Writing to John Wayles Eppes in 1820, Thomas Jefferson spoke about about the exploitation of those he enslaved, especially in relation to the profits that he acquired off of the backs of their labor. He told Eppes, “I know no error more consuming to an estate that that of stocking farms with men almost exclusively. I consider a woman who brings a child every two years as more profitable than the best man of the farm. What she produces in an addition to the capital, while his labors disappear in mere consumption.” Since upon birth the state of the child would follow that of the mother, Jefferson saw enslaved women birthing children every two years as profitable because he could increase his wealth through either their labor or through selling them, thus separating the families. While not explicitly quoting Jefferson from above, Rodney Barnes and Jason Shawn Alexander in Killadelphia address this inhumane, greedy system through the histories of two of individuals Jefferson enslaved: Jupiter Evans and Sally Hemings. Both Jupiter and Sally experience their families being torn apart, and Sally directly confronts the sexual violence underpinning Jefferson’s statement to Eppes and the system of chattel slavery.
Jupiter relates, as I have written about previously, how Jefferson sold his parents away and still thought that he and Jupiter could remain “friends.” Later, Jupiter marries an enslaved woman named Suck. We see them smiling as they jump the broom, and Jupiter relates that their relationship served as “a sliver of joy in a darkened corner of hell.” They have a baby, and Alexander depicts Suck cradling a crying a baby to her chest as Jupiter narrates, “For the first time in my life I was happy.” We don’t see much of Jupiter’s happiness. In fact, we really only see one panel depicting him smiling with joy in this moment, and we only see about four panels with Suck. Jupiter knows that his happiness is fleeting and, as he puts it, “a dangerous thing.”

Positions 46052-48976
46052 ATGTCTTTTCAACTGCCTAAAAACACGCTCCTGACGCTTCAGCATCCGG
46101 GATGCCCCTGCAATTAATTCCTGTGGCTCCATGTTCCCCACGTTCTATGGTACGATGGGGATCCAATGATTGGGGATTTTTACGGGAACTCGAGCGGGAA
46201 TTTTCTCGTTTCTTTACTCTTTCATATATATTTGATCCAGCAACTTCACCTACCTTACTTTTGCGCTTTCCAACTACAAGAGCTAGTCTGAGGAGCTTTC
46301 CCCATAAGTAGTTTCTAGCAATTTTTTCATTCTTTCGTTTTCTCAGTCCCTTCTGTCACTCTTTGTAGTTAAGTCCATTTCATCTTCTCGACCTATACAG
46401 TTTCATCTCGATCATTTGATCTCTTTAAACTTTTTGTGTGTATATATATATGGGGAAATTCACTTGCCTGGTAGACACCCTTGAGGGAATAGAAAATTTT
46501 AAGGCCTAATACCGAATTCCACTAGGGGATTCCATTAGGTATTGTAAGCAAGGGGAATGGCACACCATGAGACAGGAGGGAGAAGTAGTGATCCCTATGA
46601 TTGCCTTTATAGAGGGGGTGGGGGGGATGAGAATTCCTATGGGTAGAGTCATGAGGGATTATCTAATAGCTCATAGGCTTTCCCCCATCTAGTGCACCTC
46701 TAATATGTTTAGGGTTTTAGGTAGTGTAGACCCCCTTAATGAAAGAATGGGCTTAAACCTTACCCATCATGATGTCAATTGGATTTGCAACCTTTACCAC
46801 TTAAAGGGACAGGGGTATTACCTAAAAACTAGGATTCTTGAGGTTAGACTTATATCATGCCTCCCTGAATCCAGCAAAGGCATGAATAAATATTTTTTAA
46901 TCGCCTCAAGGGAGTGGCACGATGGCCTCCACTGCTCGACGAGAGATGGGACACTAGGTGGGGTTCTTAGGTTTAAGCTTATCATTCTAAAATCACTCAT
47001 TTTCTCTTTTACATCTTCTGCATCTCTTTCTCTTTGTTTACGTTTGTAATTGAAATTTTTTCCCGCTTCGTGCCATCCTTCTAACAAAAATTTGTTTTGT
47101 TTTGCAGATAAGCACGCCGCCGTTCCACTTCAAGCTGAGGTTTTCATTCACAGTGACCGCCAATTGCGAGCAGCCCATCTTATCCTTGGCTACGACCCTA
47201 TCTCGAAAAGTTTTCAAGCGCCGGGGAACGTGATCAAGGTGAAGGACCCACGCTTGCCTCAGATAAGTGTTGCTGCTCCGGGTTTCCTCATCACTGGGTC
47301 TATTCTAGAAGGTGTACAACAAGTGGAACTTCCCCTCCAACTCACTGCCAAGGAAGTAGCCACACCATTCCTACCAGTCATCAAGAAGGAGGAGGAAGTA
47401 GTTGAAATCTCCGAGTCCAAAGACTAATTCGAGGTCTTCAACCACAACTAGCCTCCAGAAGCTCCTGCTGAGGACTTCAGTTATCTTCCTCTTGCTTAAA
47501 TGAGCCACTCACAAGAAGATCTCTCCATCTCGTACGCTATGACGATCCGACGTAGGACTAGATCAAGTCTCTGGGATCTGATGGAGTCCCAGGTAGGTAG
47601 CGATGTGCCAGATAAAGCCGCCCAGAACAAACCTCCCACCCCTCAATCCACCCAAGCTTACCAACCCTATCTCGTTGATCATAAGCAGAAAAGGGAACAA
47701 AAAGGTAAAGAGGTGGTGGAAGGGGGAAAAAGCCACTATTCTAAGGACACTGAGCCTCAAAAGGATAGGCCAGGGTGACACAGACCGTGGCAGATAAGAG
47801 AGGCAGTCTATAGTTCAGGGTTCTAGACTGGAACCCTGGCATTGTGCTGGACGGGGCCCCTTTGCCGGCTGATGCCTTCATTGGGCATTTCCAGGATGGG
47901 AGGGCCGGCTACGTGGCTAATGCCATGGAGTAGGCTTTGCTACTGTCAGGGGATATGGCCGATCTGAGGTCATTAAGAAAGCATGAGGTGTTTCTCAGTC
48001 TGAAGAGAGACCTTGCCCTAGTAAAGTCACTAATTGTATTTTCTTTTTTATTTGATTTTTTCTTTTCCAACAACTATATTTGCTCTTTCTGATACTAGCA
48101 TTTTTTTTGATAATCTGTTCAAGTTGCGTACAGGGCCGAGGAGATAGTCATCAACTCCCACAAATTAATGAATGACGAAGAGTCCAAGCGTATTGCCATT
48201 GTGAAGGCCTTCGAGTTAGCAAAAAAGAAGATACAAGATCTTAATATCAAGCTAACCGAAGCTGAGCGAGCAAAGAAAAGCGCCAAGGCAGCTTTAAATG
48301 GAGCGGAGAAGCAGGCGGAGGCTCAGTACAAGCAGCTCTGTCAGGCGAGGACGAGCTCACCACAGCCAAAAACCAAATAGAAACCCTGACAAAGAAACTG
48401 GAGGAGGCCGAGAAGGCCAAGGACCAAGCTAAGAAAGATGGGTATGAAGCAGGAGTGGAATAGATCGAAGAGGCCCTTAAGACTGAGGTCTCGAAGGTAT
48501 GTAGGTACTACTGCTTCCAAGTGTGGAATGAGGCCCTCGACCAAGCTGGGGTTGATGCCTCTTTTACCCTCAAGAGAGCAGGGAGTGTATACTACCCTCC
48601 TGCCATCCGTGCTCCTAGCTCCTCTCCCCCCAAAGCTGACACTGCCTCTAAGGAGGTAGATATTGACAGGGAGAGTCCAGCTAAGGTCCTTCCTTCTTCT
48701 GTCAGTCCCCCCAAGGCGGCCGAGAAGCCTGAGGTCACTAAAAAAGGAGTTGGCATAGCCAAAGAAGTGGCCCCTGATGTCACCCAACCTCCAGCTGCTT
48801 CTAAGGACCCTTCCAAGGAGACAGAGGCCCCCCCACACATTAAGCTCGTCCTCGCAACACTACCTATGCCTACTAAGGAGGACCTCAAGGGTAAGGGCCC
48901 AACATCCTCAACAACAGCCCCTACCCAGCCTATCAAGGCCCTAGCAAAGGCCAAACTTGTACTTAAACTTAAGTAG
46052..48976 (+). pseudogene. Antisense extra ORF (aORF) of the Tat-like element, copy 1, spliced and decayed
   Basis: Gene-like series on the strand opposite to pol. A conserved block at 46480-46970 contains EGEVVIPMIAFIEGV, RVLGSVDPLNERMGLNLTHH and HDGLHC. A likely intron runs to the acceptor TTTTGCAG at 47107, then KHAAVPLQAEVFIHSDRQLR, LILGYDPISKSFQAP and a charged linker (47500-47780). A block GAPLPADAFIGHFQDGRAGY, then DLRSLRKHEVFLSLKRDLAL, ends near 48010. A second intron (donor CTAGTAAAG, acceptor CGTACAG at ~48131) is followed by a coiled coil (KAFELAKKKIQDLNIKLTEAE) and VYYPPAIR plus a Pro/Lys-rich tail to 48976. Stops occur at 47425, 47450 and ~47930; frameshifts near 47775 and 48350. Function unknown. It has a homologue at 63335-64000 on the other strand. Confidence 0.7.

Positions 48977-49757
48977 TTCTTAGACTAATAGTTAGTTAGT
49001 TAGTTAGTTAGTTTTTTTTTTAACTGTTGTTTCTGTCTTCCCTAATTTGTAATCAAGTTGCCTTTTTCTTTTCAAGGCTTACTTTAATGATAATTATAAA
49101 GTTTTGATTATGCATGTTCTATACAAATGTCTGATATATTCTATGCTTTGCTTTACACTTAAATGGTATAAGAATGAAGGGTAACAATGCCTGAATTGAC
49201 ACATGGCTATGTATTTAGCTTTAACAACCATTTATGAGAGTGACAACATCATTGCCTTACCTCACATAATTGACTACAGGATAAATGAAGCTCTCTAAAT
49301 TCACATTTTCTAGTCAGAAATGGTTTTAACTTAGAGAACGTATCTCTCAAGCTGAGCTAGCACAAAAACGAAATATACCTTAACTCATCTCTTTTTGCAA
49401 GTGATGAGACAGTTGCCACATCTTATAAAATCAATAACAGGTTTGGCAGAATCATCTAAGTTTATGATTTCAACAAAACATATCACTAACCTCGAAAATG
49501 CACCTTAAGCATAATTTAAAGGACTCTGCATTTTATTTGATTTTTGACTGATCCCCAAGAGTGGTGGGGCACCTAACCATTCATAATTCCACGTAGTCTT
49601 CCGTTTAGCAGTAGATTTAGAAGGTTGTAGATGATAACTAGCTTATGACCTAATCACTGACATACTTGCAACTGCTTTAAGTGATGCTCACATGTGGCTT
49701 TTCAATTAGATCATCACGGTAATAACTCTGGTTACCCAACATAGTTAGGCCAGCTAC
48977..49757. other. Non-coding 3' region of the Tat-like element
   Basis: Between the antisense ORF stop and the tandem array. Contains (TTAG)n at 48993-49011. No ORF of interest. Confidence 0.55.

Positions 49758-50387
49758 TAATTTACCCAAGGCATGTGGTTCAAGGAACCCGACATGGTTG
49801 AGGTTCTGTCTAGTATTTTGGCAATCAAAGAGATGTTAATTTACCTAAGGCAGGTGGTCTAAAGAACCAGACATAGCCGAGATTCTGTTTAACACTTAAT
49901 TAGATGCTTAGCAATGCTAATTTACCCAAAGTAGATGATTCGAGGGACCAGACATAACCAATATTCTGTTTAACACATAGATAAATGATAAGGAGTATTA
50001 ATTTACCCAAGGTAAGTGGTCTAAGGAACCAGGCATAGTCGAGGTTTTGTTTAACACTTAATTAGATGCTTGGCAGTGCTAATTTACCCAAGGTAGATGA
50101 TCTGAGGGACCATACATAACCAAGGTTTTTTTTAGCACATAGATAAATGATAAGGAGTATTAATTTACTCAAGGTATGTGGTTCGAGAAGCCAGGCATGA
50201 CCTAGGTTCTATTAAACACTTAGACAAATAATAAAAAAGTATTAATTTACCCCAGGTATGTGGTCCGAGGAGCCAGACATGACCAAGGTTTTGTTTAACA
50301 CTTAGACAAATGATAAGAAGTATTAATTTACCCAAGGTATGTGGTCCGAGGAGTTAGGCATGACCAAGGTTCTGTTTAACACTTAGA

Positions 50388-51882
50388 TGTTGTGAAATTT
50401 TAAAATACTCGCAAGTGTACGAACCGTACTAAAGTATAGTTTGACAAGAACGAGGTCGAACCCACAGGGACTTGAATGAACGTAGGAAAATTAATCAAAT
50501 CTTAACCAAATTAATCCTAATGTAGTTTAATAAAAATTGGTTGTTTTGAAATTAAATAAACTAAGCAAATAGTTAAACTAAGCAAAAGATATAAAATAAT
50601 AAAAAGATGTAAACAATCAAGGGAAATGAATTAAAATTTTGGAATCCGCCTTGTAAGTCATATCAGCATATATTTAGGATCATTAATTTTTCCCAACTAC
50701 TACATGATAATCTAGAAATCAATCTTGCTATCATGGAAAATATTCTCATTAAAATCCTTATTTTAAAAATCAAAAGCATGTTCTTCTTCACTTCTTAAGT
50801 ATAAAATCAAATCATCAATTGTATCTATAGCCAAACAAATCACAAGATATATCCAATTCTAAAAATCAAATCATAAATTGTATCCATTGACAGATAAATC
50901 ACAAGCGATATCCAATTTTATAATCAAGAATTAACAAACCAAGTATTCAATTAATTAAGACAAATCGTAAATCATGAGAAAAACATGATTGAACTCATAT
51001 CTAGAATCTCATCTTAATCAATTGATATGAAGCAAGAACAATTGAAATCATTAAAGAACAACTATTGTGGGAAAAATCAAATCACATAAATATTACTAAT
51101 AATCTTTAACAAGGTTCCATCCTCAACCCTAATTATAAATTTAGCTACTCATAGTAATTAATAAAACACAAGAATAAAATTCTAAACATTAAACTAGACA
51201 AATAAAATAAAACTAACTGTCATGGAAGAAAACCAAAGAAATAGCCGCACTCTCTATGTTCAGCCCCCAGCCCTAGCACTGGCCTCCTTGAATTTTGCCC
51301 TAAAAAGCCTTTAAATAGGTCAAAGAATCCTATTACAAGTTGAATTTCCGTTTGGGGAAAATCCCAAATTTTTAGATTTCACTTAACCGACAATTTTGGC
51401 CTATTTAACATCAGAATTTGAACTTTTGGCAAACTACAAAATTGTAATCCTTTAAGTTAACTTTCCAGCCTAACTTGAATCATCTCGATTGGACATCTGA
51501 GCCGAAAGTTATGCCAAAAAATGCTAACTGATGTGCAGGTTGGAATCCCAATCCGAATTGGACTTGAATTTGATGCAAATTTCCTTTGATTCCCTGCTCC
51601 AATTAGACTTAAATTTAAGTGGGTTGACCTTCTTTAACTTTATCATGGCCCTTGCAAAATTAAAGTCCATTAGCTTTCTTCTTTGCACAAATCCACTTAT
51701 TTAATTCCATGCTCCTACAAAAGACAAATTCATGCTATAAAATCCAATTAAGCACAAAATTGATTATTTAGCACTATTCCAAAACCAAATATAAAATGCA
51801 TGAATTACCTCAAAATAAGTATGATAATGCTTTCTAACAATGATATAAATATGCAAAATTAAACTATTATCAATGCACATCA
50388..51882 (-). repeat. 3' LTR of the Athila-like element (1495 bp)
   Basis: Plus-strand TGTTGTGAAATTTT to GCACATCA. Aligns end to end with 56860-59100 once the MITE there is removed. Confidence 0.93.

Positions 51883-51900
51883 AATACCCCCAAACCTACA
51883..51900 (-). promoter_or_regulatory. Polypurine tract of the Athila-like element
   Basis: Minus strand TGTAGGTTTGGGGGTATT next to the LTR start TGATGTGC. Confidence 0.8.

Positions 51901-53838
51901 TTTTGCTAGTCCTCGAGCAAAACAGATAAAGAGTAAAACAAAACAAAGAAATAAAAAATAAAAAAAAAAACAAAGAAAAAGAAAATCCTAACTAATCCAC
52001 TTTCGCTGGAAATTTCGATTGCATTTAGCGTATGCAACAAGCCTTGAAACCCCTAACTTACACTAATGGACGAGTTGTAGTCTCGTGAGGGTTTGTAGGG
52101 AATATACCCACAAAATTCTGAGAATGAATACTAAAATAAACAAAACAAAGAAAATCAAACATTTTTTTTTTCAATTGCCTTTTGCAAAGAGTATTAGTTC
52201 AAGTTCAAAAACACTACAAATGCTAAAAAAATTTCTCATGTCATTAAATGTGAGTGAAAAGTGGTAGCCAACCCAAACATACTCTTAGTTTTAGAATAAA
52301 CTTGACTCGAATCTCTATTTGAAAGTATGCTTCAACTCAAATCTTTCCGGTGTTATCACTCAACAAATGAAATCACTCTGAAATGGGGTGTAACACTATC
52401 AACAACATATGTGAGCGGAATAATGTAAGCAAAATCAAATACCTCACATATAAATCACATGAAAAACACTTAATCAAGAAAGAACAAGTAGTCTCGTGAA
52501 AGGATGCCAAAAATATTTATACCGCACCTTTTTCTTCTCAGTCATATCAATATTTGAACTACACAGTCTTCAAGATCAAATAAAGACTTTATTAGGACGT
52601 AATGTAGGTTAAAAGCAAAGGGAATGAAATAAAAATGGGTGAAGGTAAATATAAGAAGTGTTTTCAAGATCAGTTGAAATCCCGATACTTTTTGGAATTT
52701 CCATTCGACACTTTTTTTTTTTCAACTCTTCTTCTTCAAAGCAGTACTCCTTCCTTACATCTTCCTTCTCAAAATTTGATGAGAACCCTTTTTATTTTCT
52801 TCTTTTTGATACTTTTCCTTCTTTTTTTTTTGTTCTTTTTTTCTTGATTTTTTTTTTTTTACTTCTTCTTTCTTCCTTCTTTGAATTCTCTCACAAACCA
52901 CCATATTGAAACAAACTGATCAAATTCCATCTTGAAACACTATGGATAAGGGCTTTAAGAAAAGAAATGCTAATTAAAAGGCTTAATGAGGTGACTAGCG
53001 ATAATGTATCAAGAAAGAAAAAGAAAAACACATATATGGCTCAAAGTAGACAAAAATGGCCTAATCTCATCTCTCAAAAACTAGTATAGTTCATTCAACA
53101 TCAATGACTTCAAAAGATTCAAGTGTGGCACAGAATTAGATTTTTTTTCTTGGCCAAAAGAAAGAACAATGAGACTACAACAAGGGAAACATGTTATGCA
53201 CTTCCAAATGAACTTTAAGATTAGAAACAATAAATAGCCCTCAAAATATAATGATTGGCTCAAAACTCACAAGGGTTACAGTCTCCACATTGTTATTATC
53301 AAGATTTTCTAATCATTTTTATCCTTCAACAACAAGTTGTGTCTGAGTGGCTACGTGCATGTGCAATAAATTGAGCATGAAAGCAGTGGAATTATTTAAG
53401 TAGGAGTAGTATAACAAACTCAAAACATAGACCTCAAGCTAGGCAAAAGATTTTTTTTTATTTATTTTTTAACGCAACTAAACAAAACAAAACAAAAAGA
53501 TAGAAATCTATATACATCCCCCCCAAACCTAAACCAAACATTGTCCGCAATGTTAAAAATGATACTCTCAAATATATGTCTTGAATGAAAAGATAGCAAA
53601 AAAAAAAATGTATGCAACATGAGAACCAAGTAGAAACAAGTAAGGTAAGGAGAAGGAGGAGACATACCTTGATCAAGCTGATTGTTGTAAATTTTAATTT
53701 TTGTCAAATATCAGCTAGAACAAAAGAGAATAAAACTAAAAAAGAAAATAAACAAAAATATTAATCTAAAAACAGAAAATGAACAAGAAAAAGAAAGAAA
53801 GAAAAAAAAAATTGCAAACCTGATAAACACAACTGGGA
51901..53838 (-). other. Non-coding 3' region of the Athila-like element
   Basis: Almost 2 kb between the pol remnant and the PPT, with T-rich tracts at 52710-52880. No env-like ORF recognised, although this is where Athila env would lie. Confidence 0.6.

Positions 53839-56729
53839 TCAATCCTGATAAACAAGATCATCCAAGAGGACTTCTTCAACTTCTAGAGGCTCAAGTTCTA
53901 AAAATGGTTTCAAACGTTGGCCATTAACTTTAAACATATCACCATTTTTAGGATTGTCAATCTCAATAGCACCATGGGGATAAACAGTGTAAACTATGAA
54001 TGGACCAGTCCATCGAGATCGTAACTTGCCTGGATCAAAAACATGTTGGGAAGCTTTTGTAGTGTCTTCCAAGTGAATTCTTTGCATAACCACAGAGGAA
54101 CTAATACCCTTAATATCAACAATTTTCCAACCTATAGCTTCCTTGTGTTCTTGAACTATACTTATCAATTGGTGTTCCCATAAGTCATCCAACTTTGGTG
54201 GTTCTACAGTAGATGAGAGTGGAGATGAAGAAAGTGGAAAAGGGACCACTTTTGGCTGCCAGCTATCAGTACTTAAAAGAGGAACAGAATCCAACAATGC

When Jupiter allows himself to be happy, the pain, hurt, and trauma of enslavement, particularly when Jefferson sells his wife and child away, impact him even more. The justified anger he felt when his parents were sold away expands, and his happiness turns to justified rage at the indignities and dehumanization enacted upon himself and those he loves. Two horizontal panels depict Jupiter’s wife and child being sold away. in the first we see two white min, in silhouette, standing in front of enslaved individuals. Jupiter’s wife holds their child tightly as Jupiter comments that “the only constant in life is change.” In the next panel, we see one of the men’s fingers pointing towards Suck and her child. Suck screams, pulling her child closer to her. This image, in many ways, reminds me of La Belle Sauvage in Frank Yerby’s The Foxes of Harrow, who, after giving birth to Inch, jumps into the Mississippi River, killing herself instead of living to see her son’s enslavement. She tries to kill Inch as well, but her husband, Achille, saves the boy.